So the concept there is that as we stimulate those brain cells over and over again, we actually induce those brain cells to form connections, physically form more connections. And as they form more connections, That part of the brain can do its job that circuit can do its job much more efficiently. So it’s kind of like building roads or building highways. The whole idea is that while we can allow traffic to flow more efficiently. So it’s the same concept, but in the brain with TMS, we’re actually causing changes in the brain infrastructure. Basically we’re building up infrastructure, we’re building up connections so that information can flow more freely and that circuitry can work more efficiently.
Because ultimately the brain is all about information processing. And if we can induce neuroplasticity, which means basically allow the brain to mold itself and change itself, nd that’s exactly what we’re doing with TMS, we can build up that infrastructure and we can actually improve the functioning of the.
Trent Brown (Host): Wow. Yeah, that is fascinating. I have to tell you that just explained it better than all of the reading I’ve done. Yeah. So, you mentioned this earlier, it treats depression right now for, for MindPath depression, OCD, and smoking cessation. Is that right?
Sandeep Vaishnavi, MD, PhD: That’s right. Those are the three current indications, psychiatric indications. So depression, the clearance from the FDA for depression has been around for some time, since 2008, approximately, and more recently for OCD, and now actually just this past year for smoking cessation. So TMS is really a platform. It’s really a technology platform. It’s not really specific, necessarily to certain diseases.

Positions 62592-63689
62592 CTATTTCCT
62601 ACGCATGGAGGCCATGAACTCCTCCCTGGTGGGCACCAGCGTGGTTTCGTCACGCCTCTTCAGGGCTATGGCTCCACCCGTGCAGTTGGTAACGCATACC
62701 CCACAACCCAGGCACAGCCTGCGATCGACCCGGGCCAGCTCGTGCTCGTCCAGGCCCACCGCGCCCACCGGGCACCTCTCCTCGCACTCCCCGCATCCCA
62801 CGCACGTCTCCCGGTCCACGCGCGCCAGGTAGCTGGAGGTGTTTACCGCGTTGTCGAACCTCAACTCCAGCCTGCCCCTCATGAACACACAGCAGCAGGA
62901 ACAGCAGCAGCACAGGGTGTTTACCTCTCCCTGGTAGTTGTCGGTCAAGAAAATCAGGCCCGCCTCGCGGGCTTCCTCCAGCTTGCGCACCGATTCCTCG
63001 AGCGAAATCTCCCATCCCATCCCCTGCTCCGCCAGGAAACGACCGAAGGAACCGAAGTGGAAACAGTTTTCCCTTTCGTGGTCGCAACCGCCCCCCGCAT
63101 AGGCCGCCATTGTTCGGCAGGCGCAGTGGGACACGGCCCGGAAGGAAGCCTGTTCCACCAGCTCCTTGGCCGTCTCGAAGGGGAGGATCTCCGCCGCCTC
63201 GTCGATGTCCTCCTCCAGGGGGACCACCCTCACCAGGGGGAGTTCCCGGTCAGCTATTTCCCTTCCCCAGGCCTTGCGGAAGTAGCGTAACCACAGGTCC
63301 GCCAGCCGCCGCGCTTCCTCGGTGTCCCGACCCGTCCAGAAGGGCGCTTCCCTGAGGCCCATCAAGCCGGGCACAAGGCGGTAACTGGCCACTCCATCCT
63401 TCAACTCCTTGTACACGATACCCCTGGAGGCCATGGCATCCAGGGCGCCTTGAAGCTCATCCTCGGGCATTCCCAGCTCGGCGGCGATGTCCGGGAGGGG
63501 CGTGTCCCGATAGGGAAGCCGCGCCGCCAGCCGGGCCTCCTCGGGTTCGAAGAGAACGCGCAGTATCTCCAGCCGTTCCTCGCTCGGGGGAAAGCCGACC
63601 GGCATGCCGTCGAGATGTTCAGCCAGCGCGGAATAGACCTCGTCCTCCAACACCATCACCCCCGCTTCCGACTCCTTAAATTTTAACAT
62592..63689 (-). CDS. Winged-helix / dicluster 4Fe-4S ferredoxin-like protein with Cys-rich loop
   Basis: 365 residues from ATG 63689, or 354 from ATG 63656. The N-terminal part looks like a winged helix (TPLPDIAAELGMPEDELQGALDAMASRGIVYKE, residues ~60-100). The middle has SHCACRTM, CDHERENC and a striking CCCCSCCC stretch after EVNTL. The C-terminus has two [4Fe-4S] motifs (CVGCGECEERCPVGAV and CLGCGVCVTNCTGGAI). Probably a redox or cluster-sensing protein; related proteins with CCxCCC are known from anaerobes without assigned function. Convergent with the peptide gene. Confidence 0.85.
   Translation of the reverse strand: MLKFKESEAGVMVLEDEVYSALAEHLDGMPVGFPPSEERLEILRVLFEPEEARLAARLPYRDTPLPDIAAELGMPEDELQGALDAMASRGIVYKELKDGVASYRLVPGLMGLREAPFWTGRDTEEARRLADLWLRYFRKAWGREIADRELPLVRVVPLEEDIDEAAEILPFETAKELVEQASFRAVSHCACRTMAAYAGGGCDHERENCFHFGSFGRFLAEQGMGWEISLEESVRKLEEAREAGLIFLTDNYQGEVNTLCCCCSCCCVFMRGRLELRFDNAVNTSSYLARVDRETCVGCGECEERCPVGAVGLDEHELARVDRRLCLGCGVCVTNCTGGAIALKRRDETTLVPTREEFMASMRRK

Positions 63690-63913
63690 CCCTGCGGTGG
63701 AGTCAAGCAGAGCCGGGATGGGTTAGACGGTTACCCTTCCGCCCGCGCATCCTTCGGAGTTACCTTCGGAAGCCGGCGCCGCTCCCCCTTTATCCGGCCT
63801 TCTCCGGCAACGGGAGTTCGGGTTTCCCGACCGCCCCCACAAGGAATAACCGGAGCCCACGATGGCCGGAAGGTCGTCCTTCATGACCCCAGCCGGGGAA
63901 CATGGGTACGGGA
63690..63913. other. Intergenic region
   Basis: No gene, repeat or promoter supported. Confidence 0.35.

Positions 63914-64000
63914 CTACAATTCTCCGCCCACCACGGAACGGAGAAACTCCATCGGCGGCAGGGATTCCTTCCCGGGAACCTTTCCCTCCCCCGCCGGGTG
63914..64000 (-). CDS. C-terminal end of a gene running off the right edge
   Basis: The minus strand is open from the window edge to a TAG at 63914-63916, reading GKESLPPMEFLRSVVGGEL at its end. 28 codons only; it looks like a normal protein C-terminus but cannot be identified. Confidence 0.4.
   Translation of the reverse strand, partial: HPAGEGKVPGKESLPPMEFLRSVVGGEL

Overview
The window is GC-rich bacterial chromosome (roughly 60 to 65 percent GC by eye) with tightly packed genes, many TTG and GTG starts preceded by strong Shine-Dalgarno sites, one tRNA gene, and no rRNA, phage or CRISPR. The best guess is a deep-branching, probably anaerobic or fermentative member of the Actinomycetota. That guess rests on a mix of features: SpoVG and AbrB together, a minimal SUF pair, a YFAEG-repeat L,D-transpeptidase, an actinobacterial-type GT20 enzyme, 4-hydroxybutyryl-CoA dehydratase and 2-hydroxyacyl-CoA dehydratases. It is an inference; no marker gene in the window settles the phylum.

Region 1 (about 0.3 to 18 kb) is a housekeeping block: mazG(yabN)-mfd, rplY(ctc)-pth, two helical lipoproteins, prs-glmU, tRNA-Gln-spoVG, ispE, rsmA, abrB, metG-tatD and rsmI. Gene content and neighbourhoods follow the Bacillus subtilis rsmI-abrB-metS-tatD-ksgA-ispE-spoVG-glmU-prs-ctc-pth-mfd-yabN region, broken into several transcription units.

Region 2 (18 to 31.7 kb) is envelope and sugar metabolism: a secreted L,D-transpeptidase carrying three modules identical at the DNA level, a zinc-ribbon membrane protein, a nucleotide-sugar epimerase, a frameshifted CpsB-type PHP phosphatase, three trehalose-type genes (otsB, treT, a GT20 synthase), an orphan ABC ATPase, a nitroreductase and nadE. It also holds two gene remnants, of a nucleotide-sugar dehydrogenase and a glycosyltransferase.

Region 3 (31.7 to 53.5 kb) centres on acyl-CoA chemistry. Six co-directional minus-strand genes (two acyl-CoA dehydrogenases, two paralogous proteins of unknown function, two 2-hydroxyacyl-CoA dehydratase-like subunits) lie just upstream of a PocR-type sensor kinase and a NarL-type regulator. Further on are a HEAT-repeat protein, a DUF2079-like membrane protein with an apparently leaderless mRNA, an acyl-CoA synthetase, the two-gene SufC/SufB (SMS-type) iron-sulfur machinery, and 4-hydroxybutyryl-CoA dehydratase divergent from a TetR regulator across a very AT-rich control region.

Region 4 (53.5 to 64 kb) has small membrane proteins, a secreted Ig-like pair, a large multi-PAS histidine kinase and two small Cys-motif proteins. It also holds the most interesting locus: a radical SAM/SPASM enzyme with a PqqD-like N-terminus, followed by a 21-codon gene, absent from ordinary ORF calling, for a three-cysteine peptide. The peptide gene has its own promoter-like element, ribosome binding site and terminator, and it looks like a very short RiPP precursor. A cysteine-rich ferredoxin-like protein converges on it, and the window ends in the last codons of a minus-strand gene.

It’s basically, well, now lets under, we understand the neuroscience of this particular disorder. We understand what circuits are involved. We know how to modulate those circuits and TMS is a technological platform by which we can do that. We can modulate those circuits. This is just the beginning. As time goes on, I envision we’re going to have a lot of other things that we’re going to also be able to treat. I know that there are ongoing studies and in fact, I’ve taken part in some of these studies, in PTSD, for example, um, and then perhaps bipolar disorder in the future. Uh, maybe even things like mild cognitive impairment or early Alzheimer’s disease, there are a slew of possible brain disorders that TMS can treat, because we do have some clarity in terms of the neuroscience behind these disorders, we can then utilize this technology to modularly different circuits. So it’s not the same circuits that we’re targeting for these different disorders. They’re different circuits. So once we know the circuitry, we know how it’s applicable to a certain disorder. We can utilize that knowledge to target the TMS technology to a certain part of the brain. And we also have to look at what frequency we have to use and all kinds of technical things like that. But once all of that is done and all of that has been studied, we can then use this technology for all kinds of different disorders.
Trent Brown (Host): Yeah, well, that is very fascinating. I mean, for me, it’s just incredible talking about, you know, using it for different disorders and hopefully a lot more in the future. It’s just amazing to me how flexible this is.
Sandeep Vaishnavi, MD, PhD: Yeah, it really is. It’s really a different modality of treatment. It’s not, you know, it’s like medications, right?
So you have medications that can treat all kinds of different disorders. So TMS is like that it’s a modality, it’s a treatment platform. It’s a technological platform. It can be used for all kinds of different things as well.
Trent Brown (Host): Yeah. So, for someone listening to this that you know, is interested in it and may have depression or something else, can you talk to us about, if you’re the patient and you’re going in to get TMS, what is expected of you and you know, what are the lifestyle changes you have to make? What is the commitment like for that?
Sandeep Vaishnavi, MD, PhD: Right. Well, so TMS – The way I would think of TMS is that it’s not a cure for, let’s say for depression, let’s focus on that right now.
It’s not a cure for depression, but what it is is a means by which to change the brain state. So let’s say you’re in a certain brain state, not a very good brain state. What we can do with TMS is that we can actually change that brain state to a much better brain state. And after that, though, lifestyle changes, medications, therapy, all kinds of things like that can help in maintaining the benefits.